On December 7, 2011, Health and Human Services Secretary Kathleen Sebelius overruled the U.S. Food and Drug Administration’s (FDA) decision to make Plan B One-Step emergency contraception available over the counter for all women. For the HHS secretary to overrule a recommendation from the FDA on any drug-related application is unprecedented. Approval by the FDA would have made the emergency contraceptive available, alongside condoms and pregnancy tests, on the shelves of pharmacies, grocery stores and other retailers, giving all women at risk of unintended pregnancy timely access to this safe and effective backup contraceptive method without having to ask a pharmacist or get a prescription from a doctor. The decision by Sebelius means that Plan B One-Step will continue to be available to women 17 and older from “behind the counter” and available to those under 17 by prescription only.
The facts in this case are clear. After a thorough and months-long review of the evidence by the FDA’s Center for Drug Evaluation and Research, FDA commissioner Margaret Hamburg announced on December 7 that she concurred with the Center’s recommendation to make the emergency contraceptive available as a nonprescription drug. She stated that there is “adequate and reasonable, well-supported and science-based evidence that Plan B One-Step is safe and effective and should be approved for nonprescription use for all females of childbearing potential.”
Yet despite the official commitment of the Obama administration to scientific accountability in political decision-making, Secretary Sebelius ignored that body of evidence, overriding the FDA decision. Her stated rationale? To ensure that teens as young as 11 years old would not be able to obtain the medication without guidance from a health care professional. However, Sebelius’ focus on 11-year-olds is specious. Fewer than 1% of 11-year-old girls are sexually active, but almost half of girls have had sex by their 17th birthdays, and most of these begin at age 15 or 16. Recent government data from the National Survey of Family Growth suggest that the age restriction on emergency contraception has limited use of the method among this demographic, even as use increased substantially among older teens and young adults. Continuing to restrict access will only increase the number of teens faced with an unintended pregnancy.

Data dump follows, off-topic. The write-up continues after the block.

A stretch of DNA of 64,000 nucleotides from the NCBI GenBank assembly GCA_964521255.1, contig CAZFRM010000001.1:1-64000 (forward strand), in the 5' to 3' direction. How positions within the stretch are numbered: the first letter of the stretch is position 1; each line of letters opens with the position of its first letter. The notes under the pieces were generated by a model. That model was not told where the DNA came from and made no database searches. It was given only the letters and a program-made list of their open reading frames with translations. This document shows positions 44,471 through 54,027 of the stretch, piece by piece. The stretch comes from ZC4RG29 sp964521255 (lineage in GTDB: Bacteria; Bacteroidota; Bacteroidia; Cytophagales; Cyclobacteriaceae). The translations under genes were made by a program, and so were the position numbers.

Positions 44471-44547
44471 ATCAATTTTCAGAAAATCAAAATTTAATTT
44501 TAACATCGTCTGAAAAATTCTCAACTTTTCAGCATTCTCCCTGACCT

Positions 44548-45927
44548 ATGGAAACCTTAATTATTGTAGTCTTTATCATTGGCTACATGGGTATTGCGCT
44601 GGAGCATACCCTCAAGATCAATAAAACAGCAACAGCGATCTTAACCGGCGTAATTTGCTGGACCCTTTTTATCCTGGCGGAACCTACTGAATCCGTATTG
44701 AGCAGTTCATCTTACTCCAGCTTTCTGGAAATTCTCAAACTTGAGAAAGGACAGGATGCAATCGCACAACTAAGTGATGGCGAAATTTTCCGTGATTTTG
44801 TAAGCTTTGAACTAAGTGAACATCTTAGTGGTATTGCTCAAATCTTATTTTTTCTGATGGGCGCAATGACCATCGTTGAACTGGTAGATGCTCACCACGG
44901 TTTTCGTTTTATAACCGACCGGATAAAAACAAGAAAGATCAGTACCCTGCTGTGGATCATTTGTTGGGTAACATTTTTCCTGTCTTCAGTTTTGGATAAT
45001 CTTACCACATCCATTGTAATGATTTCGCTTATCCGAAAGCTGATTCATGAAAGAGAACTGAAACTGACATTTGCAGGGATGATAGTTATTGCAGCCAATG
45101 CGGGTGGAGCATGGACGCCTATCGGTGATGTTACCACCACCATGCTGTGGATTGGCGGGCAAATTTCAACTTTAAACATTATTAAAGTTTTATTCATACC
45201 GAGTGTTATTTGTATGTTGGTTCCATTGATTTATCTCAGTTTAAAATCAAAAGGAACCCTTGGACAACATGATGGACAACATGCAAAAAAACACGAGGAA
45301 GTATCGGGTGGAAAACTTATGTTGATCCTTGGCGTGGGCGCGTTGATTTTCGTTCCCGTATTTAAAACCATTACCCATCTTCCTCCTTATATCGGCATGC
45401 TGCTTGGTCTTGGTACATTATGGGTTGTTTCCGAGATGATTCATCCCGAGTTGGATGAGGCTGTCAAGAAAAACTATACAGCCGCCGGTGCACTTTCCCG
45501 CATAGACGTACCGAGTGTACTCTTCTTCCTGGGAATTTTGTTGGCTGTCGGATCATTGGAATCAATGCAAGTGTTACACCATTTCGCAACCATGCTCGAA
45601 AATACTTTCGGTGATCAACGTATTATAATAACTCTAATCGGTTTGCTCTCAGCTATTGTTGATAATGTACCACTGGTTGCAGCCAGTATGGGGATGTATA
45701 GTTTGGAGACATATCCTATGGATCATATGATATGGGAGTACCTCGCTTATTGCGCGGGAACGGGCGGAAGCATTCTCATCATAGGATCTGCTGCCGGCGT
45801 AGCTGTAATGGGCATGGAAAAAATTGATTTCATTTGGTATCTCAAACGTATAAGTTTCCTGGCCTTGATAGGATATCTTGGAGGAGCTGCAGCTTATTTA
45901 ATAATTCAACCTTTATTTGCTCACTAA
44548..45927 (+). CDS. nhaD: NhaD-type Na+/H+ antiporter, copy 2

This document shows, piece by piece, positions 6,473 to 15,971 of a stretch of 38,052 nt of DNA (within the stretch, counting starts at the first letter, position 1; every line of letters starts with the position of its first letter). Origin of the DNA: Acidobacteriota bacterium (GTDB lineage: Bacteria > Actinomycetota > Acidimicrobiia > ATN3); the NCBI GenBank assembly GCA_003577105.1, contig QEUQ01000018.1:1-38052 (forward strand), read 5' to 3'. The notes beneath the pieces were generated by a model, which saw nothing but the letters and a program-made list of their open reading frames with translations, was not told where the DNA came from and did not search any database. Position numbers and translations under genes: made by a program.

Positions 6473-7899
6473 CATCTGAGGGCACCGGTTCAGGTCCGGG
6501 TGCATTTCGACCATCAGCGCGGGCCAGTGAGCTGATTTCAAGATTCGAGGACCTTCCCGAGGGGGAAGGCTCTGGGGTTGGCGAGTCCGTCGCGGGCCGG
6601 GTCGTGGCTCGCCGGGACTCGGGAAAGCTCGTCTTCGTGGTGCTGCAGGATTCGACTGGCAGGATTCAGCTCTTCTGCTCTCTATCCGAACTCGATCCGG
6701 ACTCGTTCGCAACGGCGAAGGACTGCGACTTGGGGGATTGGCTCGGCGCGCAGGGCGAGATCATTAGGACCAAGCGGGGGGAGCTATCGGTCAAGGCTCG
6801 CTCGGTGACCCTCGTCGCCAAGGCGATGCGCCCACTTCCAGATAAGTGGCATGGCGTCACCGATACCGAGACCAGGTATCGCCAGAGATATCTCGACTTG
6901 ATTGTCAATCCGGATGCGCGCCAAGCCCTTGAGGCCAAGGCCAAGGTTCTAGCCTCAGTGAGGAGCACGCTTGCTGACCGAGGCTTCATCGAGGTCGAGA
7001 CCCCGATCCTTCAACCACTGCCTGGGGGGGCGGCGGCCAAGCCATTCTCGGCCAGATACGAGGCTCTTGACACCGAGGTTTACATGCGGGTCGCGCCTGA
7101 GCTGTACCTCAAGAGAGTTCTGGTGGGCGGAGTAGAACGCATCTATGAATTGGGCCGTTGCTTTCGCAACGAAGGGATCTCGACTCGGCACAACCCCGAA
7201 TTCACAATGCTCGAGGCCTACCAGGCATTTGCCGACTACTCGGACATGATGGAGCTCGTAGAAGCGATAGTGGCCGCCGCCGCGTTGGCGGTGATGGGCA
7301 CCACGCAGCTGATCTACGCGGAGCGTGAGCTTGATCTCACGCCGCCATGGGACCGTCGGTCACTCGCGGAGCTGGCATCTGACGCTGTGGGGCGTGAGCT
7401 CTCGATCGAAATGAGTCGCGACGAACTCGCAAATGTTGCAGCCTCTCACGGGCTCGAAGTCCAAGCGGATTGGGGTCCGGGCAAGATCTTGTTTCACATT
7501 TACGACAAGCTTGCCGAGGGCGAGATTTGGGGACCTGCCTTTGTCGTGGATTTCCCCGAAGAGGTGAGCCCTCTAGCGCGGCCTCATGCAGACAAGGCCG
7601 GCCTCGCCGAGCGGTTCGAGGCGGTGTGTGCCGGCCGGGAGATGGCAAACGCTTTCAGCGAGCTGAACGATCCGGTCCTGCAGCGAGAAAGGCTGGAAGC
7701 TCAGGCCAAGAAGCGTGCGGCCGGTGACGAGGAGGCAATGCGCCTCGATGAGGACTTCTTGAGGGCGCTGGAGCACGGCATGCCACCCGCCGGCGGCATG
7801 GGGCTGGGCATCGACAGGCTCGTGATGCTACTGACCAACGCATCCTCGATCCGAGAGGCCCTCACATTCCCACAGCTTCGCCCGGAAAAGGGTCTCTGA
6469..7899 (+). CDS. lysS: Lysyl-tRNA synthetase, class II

Unintended pregnancy is a key public health concern today, and women of all ages should have the tools they need to stay healthy. This includes having access to a backup birth control method if their primary method fails or if they have unprotected sex. While some people are uncomfortable with the idea of teens having sex, the fact is that the large majority of people begin having sex during their teen years. At the same time, there is no evidence to suggest that making contraceptives available to teens encourages them to engage in sexual activity; rather, it helps those teens who are already sexually active to avoid unintended pregnancies. Moreover, available evidence indicates that adolescents are just as likely as adults to understand medical labeling in order to take emergency contraception safely.
“Emergency contraception is more effective the sooner it is used, so it is critical that women of all ages are able to get it quickly and easily, without having to jump through unnecessary hoops,” says Sharon Camp, president and CEO of the Guttmacher Institute. “Secretary Sebelius’ decision to ignore the scientific evidence and keep Plan B One-Step off the shelves of local grocery stores and pharmacies is a huge disappointment.”
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